• Put teeth in your enforcement mechanism. Whichever constituency your policy is designed to address (employees, customers, clients, users, suppliers and/or other business relationships) it is important to convey there are consequences for hateful activity, and thus your company must have in place a process for enforcing its policy. For instance, a company might decide that the legal department is responsible for enforcing the policy, and the chief legal officer is responsible for overseeing enforcement. If your policy is designed to mitigate hateful conduct among employees, Human Resources might do a background search of potential hires on social media and require employees to undergo regular training and sign a code of conduct addressing hate. Your company will also need to determine what the consequences may be if an employee violates your policy, which could range from remediation to suspension to termination. Because determinations about hate can be difficult to get right, many experts recommend providing a right to appeal. Companies should also decide whether they will report on their actions under the policy.

• Expand your search for ideas and guidance. Because companies in the United States are not bound by free speech requirements in the same way that the U.S. government is, they have a lot of flexibility in how they can respond. By turning their gaze globally, U.S.-based companies can use ideas and guidance that stem from other cultural, social and political contexts. The fact is, vast portions of the world think about freedom of expression differently than the United States.  International human rights law protects freedom of expression, but says it can be restricted in limited ways to ensure respect for the rights of others, including with regard to race.  Multilateral efforts, like the Rabat Plan of Action, can provide guidance to companies seeking to stem the advocacy of national, racial or religious hatred, while a comparative law review will yield examples of ways in which other countries have tried to address hate in various contexts—such as Germany’s controversial NetzDG law, aimed at combating hate speech and fake news on social networks.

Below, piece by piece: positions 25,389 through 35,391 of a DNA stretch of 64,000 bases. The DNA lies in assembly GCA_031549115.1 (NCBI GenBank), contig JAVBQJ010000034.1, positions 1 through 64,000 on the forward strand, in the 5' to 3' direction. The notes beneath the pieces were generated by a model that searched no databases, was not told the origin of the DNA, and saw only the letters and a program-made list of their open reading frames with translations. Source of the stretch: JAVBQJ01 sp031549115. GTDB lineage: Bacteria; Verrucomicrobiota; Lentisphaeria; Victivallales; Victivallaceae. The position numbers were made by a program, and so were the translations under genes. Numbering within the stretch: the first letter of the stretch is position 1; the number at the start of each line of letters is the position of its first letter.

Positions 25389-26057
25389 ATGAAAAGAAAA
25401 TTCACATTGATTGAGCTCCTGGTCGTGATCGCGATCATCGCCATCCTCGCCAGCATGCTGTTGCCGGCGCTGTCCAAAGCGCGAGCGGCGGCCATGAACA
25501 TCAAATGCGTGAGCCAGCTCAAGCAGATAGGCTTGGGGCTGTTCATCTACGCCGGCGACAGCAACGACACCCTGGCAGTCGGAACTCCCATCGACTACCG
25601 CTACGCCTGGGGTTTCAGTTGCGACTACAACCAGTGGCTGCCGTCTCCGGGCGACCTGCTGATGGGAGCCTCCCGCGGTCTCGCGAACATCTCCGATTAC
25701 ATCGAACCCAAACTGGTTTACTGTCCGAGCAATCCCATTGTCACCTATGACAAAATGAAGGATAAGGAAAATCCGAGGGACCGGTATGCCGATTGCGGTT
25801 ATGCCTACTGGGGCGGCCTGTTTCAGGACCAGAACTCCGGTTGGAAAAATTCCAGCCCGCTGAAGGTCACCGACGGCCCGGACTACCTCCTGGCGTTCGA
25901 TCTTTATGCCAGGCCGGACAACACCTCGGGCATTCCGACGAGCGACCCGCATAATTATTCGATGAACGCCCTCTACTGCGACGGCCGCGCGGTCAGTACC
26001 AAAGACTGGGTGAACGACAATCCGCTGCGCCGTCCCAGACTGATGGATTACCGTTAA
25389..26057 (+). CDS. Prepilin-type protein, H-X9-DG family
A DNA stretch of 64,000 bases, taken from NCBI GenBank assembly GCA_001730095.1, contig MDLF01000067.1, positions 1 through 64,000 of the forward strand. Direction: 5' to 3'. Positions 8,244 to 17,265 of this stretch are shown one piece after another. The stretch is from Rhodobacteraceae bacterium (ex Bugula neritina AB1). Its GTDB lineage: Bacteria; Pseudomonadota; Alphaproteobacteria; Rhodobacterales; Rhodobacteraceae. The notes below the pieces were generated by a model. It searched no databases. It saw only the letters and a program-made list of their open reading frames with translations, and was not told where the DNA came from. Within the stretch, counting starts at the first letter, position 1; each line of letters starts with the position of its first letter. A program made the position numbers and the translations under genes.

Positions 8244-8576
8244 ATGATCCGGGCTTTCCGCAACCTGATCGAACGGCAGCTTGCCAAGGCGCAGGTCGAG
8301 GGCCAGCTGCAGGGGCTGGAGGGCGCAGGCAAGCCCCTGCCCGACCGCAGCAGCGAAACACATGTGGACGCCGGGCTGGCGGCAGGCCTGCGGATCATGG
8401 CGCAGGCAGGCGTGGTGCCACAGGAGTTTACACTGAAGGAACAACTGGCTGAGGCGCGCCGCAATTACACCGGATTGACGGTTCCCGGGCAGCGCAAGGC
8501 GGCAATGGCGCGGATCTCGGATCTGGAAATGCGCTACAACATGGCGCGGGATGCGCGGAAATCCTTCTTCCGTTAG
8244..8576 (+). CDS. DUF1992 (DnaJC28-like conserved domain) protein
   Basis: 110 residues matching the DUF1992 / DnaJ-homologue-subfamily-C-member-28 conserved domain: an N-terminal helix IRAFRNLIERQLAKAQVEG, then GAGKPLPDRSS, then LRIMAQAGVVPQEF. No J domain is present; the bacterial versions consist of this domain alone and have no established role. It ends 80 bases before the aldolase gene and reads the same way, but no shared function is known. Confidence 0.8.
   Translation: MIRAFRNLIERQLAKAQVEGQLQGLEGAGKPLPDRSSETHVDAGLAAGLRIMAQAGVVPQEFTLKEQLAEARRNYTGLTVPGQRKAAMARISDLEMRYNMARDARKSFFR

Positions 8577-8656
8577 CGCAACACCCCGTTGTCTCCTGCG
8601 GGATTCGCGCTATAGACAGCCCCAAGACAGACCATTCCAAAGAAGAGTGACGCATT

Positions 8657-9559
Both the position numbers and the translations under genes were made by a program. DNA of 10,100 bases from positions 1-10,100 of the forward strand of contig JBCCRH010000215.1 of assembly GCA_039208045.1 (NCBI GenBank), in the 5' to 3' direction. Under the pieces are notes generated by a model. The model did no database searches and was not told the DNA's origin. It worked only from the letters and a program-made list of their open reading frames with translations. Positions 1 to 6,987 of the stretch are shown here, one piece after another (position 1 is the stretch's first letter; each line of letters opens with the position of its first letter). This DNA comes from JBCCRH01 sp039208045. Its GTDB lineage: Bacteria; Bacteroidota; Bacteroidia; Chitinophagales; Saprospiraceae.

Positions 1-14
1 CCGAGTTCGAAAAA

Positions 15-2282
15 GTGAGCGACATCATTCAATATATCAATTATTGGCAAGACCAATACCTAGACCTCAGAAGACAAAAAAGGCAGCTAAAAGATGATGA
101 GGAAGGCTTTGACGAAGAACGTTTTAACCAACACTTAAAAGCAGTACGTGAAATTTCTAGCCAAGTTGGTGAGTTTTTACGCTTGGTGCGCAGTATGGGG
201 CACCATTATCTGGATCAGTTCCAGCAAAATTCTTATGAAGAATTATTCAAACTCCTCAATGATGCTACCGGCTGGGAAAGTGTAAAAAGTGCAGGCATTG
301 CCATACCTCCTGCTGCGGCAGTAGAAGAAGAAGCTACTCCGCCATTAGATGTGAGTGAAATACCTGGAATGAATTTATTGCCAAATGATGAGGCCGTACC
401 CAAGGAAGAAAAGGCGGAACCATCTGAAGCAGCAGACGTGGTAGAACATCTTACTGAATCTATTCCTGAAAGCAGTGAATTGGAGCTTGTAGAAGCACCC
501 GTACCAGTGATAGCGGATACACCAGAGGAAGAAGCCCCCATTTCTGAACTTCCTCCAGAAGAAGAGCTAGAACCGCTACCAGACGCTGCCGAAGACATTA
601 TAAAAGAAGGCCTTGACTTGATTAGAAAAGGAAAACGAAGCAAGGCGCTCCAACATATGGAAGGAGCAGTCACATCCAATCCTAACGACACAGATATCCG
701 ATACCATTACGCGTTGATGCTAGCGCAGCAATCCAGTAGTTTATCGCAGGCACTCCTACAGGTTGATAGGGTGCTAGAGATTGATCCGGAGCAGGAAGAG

• Monitor your online operations more carefully. Online hate speech is not relegated to big tech companies, which have been getting most of the attention lately and, as a result, have taken some important steps by flagging inaccurate or inciting content or by suspending the accounts of bad actors. Any business with a public-facing online component, such as a traditional news site or a retail company with online reviews, should determine how to monitor their platforms for hate speech and threats.

Business cannot afford to wait to address these matters. For companies trying to chart a path forward, the instinct should be to act. Companies that do not take an active role in curbing hate are swimming against the tide—and they need to step up if they don’t want to miss the boat.